The Age of Enlightenment is usually said to have ended with the French Revolution, which it helped to bring about. Indeed, some see the social and political ferment of this period as being responsible for the Revolution. While embodying many of the ideals of the philosophes, the Revolution in its more violent stages, from 1792 to 1794, served to discredit these ideals temporarily in the eyes of many European contemporaries. To conservative minds the Enlightenment was too radical, while romantic writers and artists of the following period found the Enlightenment without passion or soul and heedless of the individual.
Yet the Enlightenment left a lasting heritage for the 19th and 20th centuries. It marked a key stage in the decline of the church and the growth of modern secularism. It served as the model for political and economic liberalism and for humanitarian reform throughout the 19th-century Western world. It was the watershed for the pervasive belief in the possibility and the necessity of progress that survived, if only in attenuated form, into the 20th century.
Age of Enlightenment is a term used to describe the trends in thought and letters in Europe and the American colonies during the 18th century prior to the French Revolution (1789-1799). The phrase was frequently employed by writers of the period itself, convinced that they were emerging from centuries of darkness and ignorance into a new age enlightened by reason, science, and a respect for humanity. The period (age of enlightenment) also often is referred to as the Age of Reason.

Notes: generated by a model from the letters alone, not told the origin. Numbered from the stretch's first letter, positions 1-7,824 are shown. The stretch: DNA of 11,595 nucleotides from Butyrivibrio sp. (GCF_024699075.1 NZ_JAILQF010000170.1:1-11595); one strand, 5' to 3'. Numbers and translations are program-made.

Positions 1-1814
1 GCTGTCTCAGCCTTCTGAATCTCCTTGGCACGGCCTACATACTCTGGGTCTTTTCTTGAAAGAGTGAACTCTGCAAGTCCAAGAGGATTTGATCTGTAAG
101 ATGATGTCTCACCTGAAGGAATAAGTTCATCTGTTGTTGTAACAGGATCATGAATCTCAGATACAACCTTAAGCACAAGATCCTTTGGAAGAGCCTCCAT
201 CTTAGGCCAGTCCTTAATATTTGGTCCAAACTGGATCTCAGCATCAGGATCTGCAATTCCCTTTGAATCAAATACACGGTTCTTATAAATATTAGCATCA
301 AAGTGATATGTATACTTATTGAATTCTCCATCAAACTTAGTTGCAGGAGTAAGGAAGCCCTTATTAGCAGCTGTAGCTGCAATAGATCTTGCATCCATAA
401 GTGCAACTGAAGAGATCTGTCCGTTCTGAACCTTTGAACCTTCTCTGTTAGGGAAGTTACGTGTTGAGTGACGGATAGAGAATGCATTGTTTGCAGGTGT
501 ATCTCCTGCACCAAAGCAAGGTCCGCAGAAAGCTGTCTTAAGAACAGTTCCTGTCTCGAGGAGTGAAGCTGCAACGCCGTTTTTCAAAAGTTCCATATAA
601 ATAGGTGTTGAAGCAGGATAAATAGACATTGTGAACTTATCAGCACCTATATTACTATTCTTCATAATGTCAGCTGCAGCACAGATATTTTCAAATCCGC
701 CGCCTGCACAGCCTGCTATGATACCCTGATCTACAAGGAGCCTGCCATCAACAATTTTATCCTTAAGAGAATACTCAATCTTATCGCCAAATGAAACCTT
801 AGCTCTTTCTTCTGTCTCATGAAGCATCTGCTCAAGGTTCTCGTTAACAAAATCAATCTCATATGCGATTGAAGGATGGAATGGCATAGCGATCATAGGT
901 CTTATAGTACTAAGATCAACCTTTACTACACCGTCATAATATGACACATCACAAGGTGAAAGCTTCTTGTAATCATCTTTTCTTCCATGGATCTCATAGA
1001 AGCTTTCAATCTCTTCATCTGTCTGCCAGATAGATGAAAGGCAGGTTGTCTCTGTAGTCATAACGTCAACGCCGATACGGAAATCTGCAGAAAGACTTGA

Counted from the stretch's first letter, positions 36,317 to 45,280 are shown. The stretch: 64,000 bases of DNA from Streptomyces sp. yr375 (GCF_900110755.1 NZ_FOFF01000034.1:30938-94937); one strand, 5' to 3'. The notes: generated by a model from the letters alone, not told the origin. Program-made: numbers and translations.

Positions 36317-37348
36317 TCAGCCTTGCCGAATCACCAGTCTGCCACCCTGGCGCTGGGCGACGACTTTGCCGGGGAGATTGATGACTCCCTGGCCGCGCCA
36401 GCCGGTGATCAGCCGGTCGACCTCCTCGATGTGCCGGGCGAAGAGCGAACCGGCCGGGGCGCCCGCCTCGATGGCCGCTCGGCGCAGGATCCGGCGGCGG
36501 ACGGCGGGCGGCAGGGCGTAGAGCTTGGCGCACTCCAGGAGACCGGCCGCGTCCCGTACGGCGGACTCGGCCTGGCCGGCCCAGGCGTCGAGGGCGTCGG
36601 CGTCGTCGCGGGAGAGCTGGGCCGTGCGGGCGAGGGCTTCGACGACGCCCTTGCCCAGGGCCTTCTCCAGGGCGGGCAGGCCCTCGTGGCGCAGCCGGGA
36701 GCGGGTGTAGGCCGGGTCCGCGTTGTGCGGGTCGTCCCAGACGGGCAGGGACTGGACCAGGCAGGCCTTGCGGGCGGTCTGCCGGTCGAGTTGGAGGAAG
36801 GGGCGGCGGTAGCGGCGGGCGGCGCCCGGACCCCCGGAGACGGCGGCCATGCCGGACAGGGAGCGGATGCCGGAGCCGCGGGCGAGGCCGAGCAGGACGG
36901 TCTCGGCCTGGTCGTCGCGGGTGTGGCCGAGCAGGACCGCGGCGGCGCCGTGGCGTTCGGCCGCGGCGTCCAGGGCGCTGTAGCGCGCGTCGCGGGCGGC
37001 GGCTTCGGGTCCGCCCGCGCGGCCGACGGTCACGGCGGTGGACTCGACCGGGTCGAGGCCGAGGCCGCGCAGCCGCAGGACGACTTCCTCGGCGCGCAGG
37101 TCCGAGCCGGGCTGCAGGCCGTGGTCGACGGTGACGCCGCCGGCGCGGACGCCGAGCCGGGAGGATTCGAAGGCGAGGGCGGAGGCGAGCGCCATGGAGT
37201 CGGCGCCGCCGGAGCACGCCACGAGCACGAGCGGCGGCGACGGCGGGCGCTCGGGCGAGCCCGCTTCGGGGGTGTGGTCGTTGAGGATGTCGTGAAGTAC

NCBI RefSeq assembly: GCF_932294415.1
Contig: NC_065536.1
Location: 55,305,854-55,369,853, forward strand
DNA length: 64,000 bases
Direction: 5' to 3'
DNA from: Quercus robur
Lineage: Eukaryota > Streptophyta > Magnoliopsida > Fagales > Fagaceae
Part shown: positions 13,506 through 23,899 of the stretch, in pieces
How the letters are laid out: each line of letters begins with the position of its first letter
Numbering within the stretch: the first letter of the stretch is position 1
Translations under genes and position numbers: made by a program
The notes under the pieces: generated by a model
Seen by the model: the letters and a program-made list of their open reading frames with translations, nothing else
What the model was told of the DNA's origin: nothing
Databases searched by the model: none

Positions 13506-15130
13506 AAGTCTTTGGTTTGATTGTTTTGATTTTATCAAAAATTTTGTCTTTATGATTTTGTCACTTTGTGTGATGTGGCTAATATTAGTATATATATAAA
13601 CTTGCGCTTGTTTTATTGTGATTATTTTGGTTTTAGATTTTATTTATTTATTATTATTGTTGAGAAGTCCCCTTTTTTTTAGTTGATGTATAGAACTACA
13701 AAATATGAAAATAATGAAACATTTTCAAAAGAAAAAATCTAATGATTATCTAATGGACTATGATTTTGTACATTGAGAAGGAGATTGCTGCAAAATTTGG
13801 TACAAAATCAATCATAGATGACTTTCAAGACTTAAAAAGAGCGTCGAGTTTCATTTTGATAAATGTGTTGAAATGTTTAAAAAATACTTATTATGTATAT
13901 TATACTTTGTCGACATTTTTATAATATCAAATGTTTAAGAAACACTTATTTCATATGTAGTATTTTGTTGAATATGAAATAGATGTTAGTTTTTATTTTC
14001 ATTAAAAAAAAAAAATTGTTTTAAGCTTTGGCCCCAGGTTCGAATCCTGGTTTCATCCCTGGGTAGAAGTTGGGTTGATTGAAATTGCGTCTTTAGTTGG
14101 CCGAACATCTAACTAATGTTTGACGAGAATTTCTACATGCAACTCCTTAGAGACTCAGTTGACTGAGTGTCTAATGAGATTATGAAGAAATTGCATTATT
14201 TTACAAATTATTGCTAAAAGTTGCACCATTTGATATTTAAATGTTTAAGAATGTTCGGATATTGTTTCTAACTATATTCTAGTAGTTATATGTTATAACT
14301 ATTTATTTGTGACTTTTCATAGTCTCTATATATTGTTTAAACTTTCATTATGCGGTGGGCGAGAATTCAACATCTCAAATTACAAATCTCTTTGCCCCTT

The Eighteenth Century Abolitionism in Europe and the European Colonies were indeed almost as strong as that in the Americas. In Europe, Great Britain had the strongest abolitionist movement. The major turning point in its development came in 1787 when Evangelical Christians joined Quakers in establishing the Society for Effecting the Abolition of the Slave Trade. Led by William Wilberforce, an Evangelical member of the British Parliament, and Thomas Clarkson, a Quaker skilled in mass organization, the society initiated petition drives, mass propaganda efforts, and lobbying in an attempt to end British involvement in slave trafficking. Although opposed by English merchants, West Indian planters, and King George III—who equated abolitionism with political radicalism—the society nevertheless managed to achieve its goal. In 1807 the British Parliament abolished the slave trade and the British, through diplomacy and the creation of a naval squadron to patrol the West African coast, began forcing other European nations to give up the trade as well.
Abolitionism fared less well in continental Europe in the 18th century. Antislavery societies in continental Europe were narrow, ineffective, elitist organizations. In France, Jacques Pierre Brissot, a supporter of the French Revolution, established the Société des Amis des Noirs (Society of the Friends of Blacks) in 1788, but this group failed in its effort against the slave trade. Despite its complete lack of success, the French antislavery effort was the strongest in continental Europe. In essence the Eighteenth Century Abolitionism in Europe and the European Colonies were one of mixed effectiveness as some countries fared better than others in terms of achieving their goals.